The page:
| by Justin Thomas |
An idea. To punish Michael Bay for his seizure-inducing edits he should be made to watch repeatedly the opening shot from The Conversation. This punishment would be a great deal of fun to watch because he’d turn into a hyperactive five-year-old, antsy, unable to sit still, jonesing to get up and do something, anything, and it’d eventually drive him so nuts he’d get up from the couch, race to the window and jump through it. There’s no way he’d be able to sit through the zoom, to understand drama doesn’t need a camera on a bungee cord or lightning-fast cuts to occur, to see how the very length of the zoom helps establish the movie’s tone. Ha, ha, take that, Michael Bay.
Of everything in The Conversation my inability to take my eyes off it surprised me the most. Behind Enemy Lines was a poor choice, and there are many poor choices in his filmography, but Gene Hackman has a screen presence among the best I’ve seen, and he carries well Francis Ford Coppola’s insistence on patience in unfolding the story. He understands the need to just be there and not necessarily do anything to be Harry Caul, which is at the opposite end of the spectrum of the archetypal paranoid movie character. Hackman was the right performer to pull off Coppola’s design for how to tell the story, which even without mind-blowing visuals kept my eyes focused on the screen.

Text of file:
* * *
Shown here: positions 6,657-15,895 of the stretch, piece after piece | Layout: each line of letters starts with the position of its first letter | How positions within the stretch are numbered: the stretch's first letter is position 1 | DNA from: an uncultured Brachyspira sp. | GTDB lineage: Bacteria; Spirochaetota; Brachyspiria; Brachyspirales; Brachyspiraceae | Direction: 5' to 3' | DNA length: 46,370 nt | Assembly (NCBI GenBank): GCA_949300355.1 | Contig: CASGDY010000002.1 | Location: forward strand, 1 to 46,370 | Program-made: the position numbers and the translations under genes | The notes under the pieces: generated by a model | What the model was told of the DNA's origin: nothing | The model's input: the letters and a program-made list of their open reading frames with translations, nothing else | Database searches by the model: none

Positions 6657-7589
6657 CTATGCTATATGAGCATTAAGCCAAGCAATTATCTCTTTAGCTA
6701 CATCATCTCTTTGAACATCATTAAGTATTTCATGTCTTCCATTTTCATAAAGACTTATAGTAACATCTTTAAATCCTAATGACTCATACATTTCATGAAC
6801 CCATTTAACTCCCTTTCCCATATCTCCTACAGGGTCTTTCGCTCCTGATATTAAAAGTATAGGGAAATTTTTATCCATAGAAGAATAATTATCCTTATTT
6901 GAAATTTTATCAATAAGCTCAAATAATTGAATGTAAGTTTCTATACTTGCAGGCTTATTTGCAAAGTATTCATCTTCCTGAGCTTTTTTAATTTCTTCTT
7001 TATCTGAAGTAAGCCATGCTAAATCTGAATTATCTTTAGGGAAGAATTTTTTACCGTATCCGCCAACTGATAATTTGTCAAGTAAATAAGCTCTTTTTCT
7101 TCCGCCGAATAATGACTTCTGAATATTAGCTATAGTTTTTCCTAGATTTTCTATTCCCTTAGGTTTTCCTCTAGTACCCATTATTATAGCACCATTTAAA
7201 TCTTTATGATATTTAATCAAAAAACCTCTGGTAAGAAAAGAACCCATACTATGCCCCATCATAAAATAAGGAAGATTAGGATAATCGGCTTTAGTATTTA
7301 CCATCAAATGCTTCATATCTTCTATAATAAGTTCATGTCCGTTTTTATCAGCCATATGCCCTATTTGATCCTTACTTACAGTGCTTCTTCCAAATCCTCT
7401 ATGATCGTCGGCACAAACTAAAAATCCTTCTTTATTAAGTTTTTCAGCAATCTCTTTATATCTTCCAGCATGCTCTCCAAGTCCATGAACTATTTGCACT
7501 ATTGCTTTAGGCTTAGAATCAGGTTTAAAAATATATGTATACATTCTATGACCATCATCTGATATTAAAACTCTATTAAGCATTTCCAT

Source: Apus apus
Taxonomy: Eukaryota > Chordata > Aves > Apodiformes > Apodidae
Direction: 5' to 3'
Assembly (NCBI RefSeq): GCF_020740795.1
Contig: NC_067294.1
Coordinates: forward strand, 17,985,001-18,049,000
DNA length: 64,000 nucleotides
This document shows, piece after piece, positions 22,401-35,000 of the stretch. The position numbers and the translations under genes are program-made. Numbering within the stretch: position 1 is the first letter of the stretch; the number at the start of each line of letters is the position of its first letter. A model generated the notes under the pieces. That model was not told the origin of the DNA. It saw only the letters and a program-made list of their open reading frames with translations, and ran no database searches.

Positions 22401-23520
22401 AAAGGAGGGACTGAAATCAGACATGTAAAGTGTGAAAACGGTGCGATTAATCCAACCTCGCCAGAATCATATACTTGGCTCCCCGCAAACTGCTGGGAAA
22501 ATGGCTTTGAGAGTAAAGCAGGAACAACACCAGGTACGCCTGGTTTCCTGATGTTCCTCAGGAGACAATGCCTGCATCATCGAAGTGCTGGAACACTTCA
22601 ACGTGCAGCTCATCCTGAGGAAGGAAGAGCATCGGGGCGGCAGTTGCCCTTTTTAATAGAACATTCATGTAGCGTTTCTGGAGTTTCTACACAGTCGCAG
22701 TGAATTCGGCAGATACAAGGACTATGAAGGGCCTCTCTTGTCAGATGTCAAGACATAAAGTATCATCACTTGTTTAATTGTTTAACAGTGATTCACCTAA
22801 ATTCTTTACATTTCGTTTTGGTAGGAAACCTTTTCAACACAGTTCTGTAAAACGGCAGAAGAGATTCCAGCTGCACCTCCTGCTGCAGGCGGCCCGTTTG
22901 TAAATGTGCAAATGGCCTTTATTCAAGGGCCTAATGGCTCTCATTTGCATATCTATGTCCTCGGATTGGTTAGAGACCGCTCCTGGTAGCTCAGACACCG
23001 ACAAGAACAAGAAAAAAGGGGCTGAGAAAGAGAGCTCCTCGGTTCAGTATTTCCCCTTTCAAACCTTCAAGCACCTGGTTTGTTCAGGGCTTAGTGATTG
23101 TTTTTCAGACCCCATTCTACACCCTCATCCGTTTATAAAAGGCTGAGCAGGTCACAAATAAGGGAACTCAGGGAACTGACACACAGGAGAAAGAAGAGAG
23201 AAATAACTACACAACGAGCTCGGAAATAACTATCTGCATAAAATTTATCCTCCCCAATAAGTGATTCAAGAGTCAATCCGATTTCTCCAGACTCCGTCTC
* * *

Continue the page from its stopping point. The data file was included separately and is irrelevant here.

The Sixth Sense has a twist ending; if you paid attention enough you might have caught the clues and figured it out but if you didn’t then the movie pulls the rug from beneath your feet and you have to watch it again to find the clues. The Conversation doesn’t have a twist ending; the ending illustrates the theme and forces the audience to go back and rethink each scene in context, doing the opposite of what led Harry to only one conclusion as to what “he’d kill us if he had the chance” could mean. That line isn’t a clue. The line is about how we perceive what’s being said, when it’s being said and precisely how is it being said, and the fact it can’t really be known. It’s perception versus reality, and after Harry finally meets the Director, The Conversation stops giving definitive mile markers as to when it’s in reality and when it’s not.
My only complaint with The Conversation is not about the movie itself but what I brought into it and what I imagine happened behind the camera. When Harry is on the phone, walks out of frame and continues talking while the camera remains still before finally walking back into frame, in my mind I could hear Coppola providing the direction. Because I’ve watched so many interviews with him I have a Francis Ford Coppola running in my head and I “know” how he’d say it. It’d be very dramatic, very old school, jodhpurs-and-beret wearing director pontificating about how his idea would elicit the key emotional response in the audience and how they’ll love it in Pomona. Coppola’s presence in the movie was distracting but didn’t ruin the experience, and I don’t think his presence is an illustration of the auteur theory. I’m getting to the point to where I might need to stop watching Francis Ford Coppola interviews because I certainly don’t want the Francis Ford Coppola in my head being too loud when I eventually get around to watching Jack.